Book: The Monk and the Riddle

. August 17, 2011
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Since 80% or more of businesses fail, does it make sense to put your life on hold to make it big? Or is it better to find meaningful work that resonates with your values, helps others, and satisfies the soul?

This answer is not what I expected from the former CEO of LucasArts.

Here are some quotes from The Monk and the Riddle. You figure out the rest.

When we first left Mount Popa, I wanted nothing more than to get to my destination, but now I don't have the slightest desire for this trip to end. (p. 6)

There's nothing wrong with cashing out and making a lot of money - unless those 'other things' you intend to get to are what you'd rather be doing all along. My experience tells me if you do this for the money, you'll just end up howling at the moon. The money's never there until it's there. There must be something more, a purpose that will sustain you when things look bleakest. Something worthy of the immense time and energy you will spend on this, even if it fails. (p. 48)

I can't muster the energy for a company whose founders never hope to accomplish anything more than making some bucks. By setting your expectations low, you almost guarantee mediocrity. (p.49)

Business isn't primarily a financial institution. It's a creative institution. Like painting and sculpting, business can be a venue for personal expression and artistry, at its heart more like a canvas than a spreadsheet. Why? Because business is about change. Nothing stands still. Markets change, products evolve, competitors move into the neighborhood, employees come and go... Business is one of the last remaining social institutions to help us manage and cope with change. (p. 55)

Deferring your life on the chance that [you'll] hit it big is a huge gamble. The high odds of failure don't justify betting it will buy you the freedom you want. The course of your life and the course of [your business] are not unrelated. Figure out what you care about and do that. If you can do it in the context of [this particular business idea], do it from the start. Don't concern yourself with exit strategies.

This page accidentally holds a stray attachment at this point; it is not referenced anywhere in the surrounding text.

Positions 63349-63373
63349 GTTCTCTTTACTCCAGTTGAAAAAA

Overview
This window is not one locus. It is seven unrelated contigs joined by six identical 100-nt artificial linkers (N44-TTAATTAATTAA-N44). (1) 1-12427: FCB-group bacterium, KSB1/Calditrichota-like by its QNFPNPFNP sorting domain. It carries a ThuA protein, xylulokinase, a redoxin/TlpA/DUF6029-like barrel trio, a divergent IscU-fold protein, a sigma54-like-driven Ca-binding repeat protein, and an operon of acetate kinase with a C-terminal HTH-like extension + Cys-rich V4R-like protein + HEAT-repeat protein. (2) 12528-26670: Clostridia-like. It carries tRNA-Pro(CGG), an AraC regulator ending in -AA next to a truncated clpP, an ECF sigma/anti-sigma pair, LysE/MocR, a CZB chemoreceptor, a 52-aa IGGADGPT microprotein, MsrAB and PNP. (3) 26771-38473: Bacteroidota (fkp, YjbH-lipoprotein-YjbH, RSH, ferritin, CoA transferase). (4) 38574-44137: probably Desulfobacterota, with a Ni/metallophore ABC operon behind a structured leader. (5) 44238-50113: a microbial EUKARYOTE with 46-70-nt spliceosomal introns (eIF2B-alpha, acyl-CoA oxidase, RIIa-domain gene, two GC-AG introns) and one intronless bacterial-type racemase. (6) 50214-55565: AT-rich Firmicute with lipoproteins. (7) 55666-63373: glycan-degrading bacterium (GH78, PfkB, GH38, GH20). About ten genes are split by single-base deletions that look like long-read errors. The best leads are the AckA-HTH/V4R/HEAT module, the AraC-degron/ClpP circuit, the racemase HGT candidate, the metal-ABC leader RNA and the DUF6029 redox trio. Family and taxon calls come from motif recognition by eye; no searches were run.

At key points in my life, I've found it helpful to ask myself a simple question about what I was doing at that moment:
What would it take for you to be willing to spend the rest of your life on [this idea]? (p. 77)

Riding the highs and lows long enough, never being able to see beyond the next peak or the next valley, makes one realize there is only one element in life under our control - our own excellence.
Here's what I tell the founders in the companies I work with about business risk and success: If you're brilliant, 15 to 20 percent of the risk is removed. If you work twenty-four hours a day, another 15 to 20 percent of the risk is removed. The remaining 60 to 70 percent of business risk will be completely out of your control. (p.152)

If you're excellent at what you do and the stars are in alignment, you will win. Of course, you may run out of time first, but if you're excellent every day, you will have furthered your chances of beating the house as much as they ever can be. That should be your primary measure of success - excellence - not simply the spoils that come with good fortune. You don't want to entrust your satisfaction and sense of fulfillment to circumstances outside your control. Instead, base them on the quality of what you do and who you are, not the success of your business per se. Unless you understand what is truly outside your control, you are likely to make serious mistakes, misallocate resources, and waste time. (p. 153)

When I drill down, I inevitably find personal risks that need to be considered along with the business risks. Personal risks include the risk of working with people you don't respect; the risk of working for a company whose values are inconsistent with your own; the risk of compromising what's important; the risk of doing something you don't care about; and the risk of doing something that fails to express - or even contradicts - who you are. And then there is the most dangerous risk of all - the risk of spending your life not doing what you want on the bet you can buy yourself the freedom to do it later...
[Personal risk as opposed to business risk is] a different game of chance in which we have far more control. (p. 154)

Considering personal risk forces us to define personal success. We may well discover that the business failure we avoid and the business success we strive for do not lead us to personal success at all. Most of us have inherited notions of 'success' from someone else or have arrived at these notions by facing a seemingly endless line of hurdles extending from grade school through college and into our careers. We constantly judge ourselves against criteria that others have set and rank ourselves against others in their game. Personal goals, on the other hand, leave us on our own, without this habit of useless measurement and comparison. (p. 155)

If your life were to end suddenly and unexpectedly tomorrow, would you be able to say you've been doing what you truly care about today? (p. 156)

When all is said and done, the journey is the reward. There is nothing else. Reaching the end is, well, the end. (p. 173)